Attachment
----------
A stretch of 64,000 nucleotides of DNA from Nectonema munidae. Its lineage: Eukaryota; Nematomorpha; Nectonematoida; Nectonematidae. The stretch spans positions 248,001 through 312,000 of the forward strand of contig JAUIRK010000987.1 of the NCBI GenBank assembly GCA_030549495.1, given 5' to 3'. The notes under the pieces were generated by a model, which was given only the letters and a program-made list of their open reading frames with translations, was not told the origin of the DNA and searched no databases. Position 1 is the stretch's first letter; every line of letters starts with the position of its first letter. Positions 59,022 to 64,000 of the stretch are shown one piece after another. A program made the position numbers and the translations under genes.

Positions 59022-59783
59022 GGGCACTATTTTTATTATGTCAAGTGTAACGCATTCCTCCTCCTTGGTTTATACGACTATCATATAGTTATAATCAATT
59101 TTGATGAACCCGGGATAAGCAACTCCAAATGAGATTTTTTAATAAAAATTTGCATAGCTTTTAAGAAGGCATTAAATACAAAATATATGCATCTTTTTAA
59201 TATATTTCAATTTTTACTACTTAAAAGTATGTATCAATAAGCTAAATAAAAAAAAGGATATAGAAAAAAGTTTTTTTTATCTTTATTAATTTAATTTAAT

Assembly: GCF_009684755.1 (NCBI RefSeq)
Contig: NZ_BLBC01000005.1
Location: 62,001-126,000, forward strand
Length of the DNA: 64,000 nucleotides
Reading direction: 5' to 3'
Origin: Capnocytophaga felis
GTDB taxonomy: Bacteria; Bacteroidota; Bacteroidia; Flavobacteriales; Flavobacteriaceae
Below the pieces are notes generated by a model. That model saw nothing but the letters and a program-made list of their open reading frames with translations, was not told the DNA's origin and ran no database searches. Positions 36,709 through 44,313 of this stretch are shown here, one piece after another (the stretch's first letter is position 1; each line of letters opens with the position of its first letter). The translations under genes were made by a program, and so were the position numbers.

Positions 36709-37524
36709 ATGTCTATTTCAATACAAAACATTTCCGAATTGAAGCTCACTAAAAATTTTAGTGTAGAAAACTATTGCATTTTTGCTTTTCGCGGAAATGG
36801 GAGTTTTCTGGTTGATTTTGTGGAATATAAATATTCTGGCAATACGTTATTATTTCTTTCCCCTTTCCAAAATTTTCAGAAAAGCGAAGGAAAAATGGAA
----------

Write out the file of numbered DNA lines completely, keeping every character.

A stretch of 64,000 nucleotides of DNA from Nectonema munidae. Its lineage: Eukaryota; Nematomorpha; Nectonematoida; Nectonematidae. The stretch spans positions 248,001 through 312,000 of the forward strand of contig JAUIRK010000987.1 of the NCBI GenBank assembly GCA_030549495.1, given 5' to 3'. The notes under the pieces were generated by a model, which was given only the letters and a program-made list of their open reading frames with translations, was not told the origin of the DNA and searched no databases. Position 1 is the stretch's first letter; every line of letters starts with the position of its first letter. Positions 59,022 to 64,000 of the stretch are shown one piece after another. A program made the position numbers and the translations under genes.

Positions 59022-59783
59022 GGGCACTATTTTTATTATGTCAAGTGTAACGCATTCCTCCTCCTTGGTTTATACGACTATCATATAGTTATAATCAATT
59101 TTGATGAACCCGGGATAAGCAACTCCAAATGAGATTTTTTAATAAAAATTTGCATAGCTTTTAAGAAGGCATTAAATACAAAATATATGCATCTTTTTAA
59201 TATATTTCAATTTTTACTACTTAAAAGTATGTATCAATAAGCTAAATAAAAAAAAGGATATAGAAAAAAGTTTTTTTTATCTTTATTAATTTAATTTAAT

Assembly: GCF_009684755.1 (NCBI RefSeq)
Contig: NZ_BLBC01000005.1
Location: 62,001-126,000, forward strand
Length of the DNA: 64,000 nucleotides
Reading direction: 5' to 3'
Origin: Capnocytophaga felis
GTDB taxonomy: Bacteria; Bacteroidota; Bacteroidia; Flavobacteriales; Flavobacteriaceae
Below the pieces are notes generated by a model. That model saw nothing but the letters and a program-made list of their open reading frames with translations, was not told the DNA's origin and ran no database searches. Positions 36,709 through 44,313 of this stretch are shown here, one piece after another (the stretch's first letter is position 1; each line of letters opens with the position of its first letter). The translations under genes were made by a program, and so were the position numbers.

Positions 36709-37524
36709 ATGTCTATTTCAATACAAAACATTTCCGAATTGAAGCTCACTAAAAATTTTAGTGTAGAAAACTATTGCATTTTTGCTTTTCGCGGAAATGG
36801 GAGTTTTCTGGTTGATTTTGTGGAATATAAATATTCTGGCAATACGTTATTATTTCTTTCCCCTTTCCAAAATTTTCAGAAAAGCGAAGGAAAAATGGAA